Facing the possibility of bankruptcy is overwhelming. However, it’s more common than you may realize. According to the United States Courts, over 278,000 Chapter 13 bankruptcy petitions were filed in 2019. Chapter 13 bankruptcy is a smart way to alleviate the burden your debts may be having on you and your future.
For nearly 30 years, we’ve advised clients in Fayetteville, Fort Smith, and the Arkansas River Valley on their financial paths. Let us help you on your journey as well. Contact Bond Law Office today to schedule a free consultation regarding your debt relief options with Chapter 13 bankruptcy.
What is Chapter 13 Bankruptcy?
Chapter 13 bankruptcy allows individuals with a steady income to create a plan to repay all or part of their debts. In exchange for debt relief, filers of Chapter 13 bankruptcy must pay their discretionary income to their creditors over the course of a three- to five-year repayment plan. During this allotted time, creditors are forbidden from starting or continuing collection efforts.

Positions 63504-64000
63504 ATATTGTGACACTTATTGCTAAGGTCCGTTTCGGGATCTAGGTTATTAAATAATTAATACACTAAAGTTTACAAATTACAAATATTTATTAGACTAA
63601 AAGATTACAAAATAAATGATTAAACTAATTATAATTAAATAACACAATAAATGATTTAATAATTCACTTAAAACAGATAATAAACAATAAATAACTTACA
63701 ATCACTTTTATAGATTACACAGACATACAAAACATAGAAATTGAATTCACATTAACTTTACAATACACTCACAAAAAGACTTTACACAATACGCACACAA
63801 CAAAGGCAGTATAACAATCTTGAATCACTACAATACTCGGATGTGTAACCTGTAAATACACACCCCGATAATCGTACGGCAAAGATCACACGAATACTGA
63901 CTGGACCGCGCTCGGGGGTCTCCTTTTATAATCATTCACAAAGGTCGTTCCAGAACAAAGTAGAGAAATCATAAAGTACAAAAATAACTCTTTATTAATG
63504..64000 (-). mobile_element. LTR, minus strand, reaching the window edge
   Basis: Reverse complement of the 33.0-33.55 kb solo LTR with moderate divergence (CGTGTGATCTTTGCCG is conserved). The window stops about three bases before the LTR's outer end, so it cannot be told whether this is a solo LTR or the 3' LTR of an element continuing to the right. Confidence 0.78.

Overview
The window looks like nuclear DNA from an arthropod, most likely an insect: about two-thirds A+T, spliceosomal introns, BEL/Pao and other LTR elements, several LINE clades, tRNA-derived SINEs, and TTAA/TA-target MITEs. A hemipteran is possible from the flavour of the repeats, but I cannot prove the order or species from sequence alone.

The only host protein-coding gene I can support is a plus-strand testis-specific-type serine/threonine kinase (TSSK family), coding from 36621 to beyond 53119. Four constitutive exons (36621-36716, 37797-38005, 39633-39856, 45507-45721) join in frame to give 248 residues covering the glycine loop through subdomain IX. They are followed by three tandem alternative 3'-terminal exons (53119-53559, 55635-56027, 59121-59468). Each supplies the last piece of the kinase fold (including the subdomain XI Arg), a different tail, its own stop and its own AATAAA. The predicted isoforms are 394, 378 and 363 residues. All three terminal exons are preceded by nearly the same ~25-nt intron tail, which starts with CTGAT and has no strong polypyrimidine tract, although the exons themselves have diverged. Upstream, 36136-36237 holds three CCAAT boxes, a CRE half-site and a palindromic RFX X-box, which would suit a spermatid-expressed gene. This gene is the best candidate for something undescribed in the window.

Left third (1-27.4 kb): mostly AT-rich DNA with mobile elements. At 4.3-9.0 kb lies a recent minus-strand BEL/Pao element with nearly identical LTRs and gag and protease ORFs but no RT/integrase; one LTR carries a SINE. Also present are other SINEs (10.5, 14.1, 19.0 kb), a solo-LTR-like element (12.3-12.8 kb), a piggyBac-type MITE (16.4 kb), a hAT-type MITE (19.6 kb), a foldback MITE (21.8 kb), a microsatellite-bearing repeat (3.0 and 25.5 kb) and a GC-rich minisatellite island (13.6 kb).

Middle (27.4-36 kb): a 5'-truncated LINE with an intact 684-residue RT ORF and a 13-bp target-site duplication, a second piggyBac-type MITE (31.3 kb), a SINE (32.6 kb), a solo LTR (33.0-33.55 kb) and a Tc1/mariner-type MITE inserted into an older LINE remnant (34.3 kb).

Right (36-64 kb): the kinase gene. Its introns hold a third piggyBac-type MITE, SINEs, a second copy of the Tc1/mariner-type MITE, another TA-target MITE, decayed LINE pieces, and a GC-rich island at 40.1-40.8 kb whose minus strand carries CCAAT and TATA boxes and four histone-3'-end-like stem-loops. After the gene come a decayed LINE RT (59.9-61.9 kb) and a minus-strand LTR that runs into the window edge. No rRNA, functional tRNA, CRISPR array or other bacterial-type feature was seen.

When is Chapter 13 Bankruptcy a Good Debt-Relief Option?
Filing for Chapter 13 bankruptcy is a wise option for those who earn a significant income or want to protect valuable property. It differs slightly from Chapter 7 bankruptcy, which is typically utilized by individuals with little income remaining at the end of each month and minimal assets. Chapter 13 bankruptcy is meant for those whose largest dilemma is dealing with creditors’ demands for immediate payment, not lack of income.
What Does Chapter 13 Bankruptcy Do?
Chapter 13 bankruptcy allows filers to catch up on missed mortgage, car, and nondischargeable priority debt payments. By making installments to creditors over a three- to five-year period, filers are able to safeguard their assets from repossession or foreclosure.
What Doesn’t Chapter 13 Bankruptcy Do?
Like every other type of bankruptcy, filing for Chapter 13 bankruptcy will not erase all your debts. Dischargeable debts must be paid in full as part of your payment plan. If they are not, the total balance will remain at the end of your bankruptcy case.